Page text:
Posts tagged ‘Pharma Commercial Strategy’
August 20th, 2012
To better showcase our pharmaceutical marketing strategy, KOL market research, new product development and competitive intelligence services we have recently upgraded the Icarus Consultants website.
Thanks to The Theme Foundry who provided outstanding customer service.
We hope that you like the new/look feel, particularly the homepage that combines company news, information on our services and why you should consider working with us.
Some of the new features you will see include:
- Video on the Homepage: we plan to change this regularly. At the moment it features a preview of ASCO 2012.
- New page with Case Studies. Client confidentiality prohibits us from saying too much, but we’ve attempted to give a flavor of some of our recent projects.
- Responsive theme: the site is now optimized for viewing on tablets and mobile devices.
If you have any comments about our new look or would like to learn more about our services, please contact us.
March 3rd, 2012
At the recent European Association of Urology (EAU) Annual Congress in Paris, one of the rumours was that the price of abiraterone (Zytiga) has been discounted 40% to the UK National Health Service (NHS) in order to obtain reimbursement approval from the National Institute for Health & Clinical Excellence (NICE).
As Sally notes in her video report from EAU 2012, if true, this has important commercial implications in the advanced prostate cancer market and potential new entrants such as MDV3100.
When looking at the prostate cancer competitive landscape and a market entry strategy, one of the issues to consider is reimbursement.
Regulatory approval to market a drug in Europe does not automatically mean it will be reimbursed or paid for by healthcare providers. Abiraterone is a good example of this.
Another driver of price and reimbursement will be the cumulative cost of treatment for advanced prostate cancer. This is set to increase dramatically as new products such as MDV3100 and Alpharadin come to market, and their use moves from post-chemotherapy to the pre-chemotherapy setting.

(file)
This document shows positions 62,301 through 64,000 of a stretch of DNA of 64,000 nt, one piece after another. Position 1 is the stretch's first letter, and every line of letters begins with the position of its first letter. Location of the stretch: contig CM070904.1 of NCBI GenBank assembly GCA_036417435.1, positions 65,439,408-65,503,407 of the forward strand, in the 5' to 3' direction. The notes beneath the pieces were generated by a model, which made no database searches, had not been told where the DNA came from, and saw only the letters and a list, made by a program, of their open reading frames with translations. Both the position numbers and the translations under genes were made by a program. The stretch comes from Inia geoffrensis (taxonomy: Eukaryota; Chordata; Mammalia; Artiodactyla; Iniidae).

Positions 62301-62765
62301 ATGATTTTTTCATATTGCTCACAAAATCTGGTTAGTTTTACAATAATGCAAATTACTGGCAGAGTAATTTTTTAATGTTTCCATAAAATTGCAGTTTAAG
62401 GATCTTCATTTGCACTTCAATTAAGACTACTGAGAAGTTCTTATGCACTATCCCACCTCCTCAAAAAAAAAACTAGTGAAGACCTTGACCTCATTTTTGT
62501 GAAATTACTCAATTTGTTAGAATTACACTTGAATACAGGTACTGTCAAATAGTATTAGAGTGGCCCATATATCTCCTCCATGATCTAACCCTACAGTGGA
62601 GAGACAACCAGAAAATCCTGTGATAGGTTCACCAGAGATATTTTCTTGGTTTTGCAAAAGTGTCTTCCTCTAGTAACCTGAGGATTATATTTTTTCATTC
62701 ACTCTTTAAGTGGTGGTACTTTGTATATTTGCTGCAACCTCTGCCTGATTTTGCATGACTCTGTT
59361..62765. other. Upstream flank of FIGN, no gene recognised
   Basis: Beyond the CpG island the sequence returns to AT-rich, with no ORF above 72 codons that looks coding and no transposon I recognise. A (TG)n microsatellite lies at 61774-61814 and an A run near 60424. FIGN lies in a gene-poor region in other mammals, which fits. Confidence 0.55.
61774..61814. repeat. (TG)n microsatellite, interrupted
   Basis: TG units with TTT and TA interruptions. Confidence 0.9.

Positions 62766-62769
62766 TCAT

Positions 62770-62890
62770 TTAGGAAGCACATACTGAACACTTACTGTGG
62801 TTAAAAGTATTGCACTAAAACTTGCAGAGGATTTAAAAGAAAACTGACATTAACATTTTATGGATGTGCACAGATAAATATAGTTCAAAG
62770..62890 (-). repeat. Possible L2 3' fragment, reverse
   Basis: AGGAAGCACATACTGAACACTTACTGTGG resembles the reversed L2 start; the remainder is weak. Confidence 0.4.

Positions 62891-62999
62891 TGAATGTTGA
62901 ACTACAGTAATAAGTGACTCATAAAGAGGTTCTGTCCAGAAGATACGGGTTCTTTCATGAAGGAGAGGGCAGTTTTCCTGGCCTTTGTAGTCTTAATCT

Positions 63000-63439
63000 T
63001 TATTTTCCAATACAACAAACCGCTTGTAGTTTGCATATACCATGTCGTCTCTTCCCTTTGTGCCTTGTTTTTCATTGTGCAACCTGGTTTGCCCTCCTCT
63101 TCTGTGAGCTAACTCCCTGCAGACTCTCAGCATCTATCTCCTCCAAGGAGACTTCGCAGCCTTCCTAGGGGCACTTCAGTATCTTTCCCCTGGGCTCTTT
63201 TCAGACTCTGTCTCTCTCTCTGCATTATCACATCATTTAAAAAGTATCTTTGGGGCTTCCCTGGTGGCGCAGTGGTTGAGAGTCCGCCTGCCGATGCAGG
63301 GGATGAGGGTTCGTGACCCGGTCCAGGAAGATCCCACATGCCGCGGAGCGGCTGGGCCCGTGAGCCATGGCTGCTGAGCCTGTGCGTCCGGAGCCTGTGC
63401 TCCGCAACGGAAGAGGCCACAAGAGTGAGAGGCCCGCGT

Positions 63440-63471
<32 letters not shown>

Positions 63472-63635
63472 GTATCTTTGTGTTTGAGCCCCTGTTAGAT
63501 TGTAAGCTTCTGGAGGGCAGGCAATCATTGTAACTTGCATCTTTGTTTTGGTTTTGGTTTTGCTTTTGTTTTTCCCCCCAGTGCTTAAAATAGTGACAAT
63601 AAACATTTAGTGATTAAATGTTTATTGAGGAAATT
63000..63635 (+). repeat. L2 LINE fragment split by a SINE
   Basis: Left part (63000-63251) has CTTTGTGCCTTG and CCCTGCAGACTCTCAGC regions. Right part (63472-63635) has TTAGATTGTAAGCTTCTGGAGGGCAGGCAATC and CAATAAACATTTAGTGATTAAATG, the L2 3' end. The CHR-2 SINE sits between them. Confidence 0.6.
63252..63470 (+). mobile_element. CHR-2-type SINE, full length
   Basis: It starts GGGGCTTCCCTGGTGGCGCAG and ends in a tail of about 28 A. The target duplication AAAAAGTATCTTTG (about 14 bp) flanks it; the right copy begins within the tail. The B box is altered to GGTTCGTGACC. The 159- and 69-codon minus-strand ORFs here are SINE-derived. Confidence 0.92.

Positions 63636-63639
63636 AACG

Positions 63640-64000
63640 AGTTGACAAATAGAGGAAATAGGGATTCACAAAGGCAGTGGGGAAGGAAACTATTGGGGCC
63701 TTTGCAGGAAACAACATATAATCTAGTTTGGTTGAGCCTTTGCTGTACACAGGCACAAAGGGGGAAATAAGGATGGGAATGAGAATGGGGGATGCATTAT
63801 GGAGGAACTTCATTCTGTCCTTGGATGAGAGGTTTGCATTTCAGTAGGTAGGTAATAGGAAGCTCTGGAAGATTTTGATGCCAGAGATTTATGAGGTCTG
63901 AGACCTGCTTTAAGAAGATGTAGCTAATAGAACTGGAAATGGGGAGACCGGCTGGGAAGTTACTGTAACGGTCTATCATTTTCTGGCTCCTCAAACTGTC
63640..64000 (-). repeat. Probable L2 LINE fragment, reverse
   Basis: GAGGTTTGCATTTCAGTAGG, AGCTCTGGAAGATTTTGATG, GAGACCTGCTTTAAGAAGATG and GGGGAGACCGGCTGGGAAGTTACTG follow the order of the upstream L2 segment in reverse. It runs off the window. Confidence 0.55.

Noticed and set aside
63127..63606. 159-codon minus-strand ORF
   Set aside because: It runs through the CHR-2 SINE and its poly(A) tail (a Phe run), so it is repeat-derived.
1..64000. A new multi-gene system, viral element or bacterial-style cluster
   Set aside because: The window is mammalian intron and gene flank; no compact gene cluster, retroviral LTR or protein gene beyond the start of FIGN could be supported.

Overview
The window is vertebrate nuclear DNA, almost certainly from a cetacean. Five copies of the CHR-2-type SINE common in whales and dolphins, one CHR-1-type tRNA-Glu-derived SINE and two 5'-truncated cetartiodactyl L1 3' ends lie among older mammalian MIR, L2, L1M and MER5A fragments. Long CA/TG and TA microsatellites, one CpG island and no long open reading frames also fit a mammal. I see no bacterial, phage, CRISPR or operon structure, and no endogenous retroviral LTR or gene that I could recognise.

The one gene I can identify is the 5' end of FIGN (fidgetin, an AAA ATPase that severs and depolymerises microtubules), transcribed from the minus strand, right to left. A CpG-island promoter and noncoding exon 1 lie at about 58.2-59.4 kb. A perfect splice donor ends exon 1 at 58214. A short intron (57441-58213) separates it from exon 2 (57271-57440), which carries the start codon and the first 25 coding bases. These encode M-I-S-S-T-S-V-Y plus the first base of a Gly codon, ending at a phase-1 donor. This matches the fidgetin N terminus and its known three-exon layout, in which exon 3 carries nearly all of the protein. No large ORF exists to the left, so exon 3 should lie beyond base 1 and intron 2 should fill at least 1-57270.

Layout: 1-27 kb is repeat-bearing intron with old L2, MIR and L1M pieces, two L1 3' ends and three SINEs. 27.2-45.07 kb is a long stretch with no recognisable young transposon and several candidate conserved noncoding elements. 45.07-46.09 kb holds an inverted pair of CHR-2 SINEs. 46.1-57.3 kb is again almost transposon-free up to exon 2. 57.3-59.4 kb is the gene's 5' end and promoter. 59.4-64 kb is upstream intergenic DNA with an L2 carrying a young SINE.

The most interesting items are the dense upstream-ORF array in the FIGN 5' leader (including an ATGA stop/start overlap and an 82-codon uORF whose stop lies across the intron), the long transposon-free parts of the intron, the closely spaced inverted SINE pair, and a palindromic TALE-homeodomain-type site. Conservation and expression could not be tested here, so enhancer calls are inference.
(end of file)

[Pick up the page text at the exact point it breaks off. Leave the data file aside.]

You can gain more insights on some of the future challenges by watching Sally’s excellent conference coverage video from EAU 2012:
There is also more information from EAU 2012 on Biotech Strategy Blog e.g. on Bayer’s Expanded Access Program for Alpharadin and an update on Millennium’s orteronel (TAK-700), a competitor to abiraterone.
Sally’s next conference video will be from the forthcoming American Assocation for Cancer Research (AACR) 2012 annual meeting that takes in place Chicago from March 31 – April 4. We hope to see you there.
January 31st, 2012
Cancer drug development is becoming more targeted and focused as a result of scientific advances. The understanding of ALK gene rearrangements in lung cancer led to the development of crizotinib (Xalkori) for the subset of patients who are ALK-positive.
Sally Church, Ph.D on Pharma Strategy Blog has reviewed some of the recent advances in our understanding of colororectal cancer (CRC).
Resistance to chemotherapy in colon cancer
As Sally noted, “the presence of the TFAP2E-DKK4 mutation may explain why some patients with colorectal cancer do better with chemotherapy than others.”
Inflammation linked to the early development of colon cancer
Researchers from MD Anderson Cancer Center have identified the role of inflammation and silencing of tumor suppressor genes in early colorectal cancer.
Understanding the biology of the disease could lead to the ability to identify those at high risk of developing colon cancer. Chemopreventative drugs could then be given to this subset of high risk patients to delay the onset of cancer. An exciting prospect!
Understanding the role of CIMP in early colorectal cancer
CpG island methylator phenotype (CIMP) can occur in 30% of colorectal cancer patients and has been shown to be an independent predictor of survival with 5FU in early or adjuvant CRC. CIMP may play an important role in tumor development. Expect to hear more on the link between inflammation, DNA methylation and early development of CRC.
Identifying subsets of patients will support rational drug development
Researchers have now shown that BRAF(V600E) mutations occur in 8-10% of colon cancers. The ability to identify this subset of patients could allow therapeutic options to be specifically targeted at them, in the same way that ALK+ lung cancer patients now receive crizotinib. Previously though, we didn’t know why vemurafenib was showing lack of efficacy in this group. New research has now given us some pointers.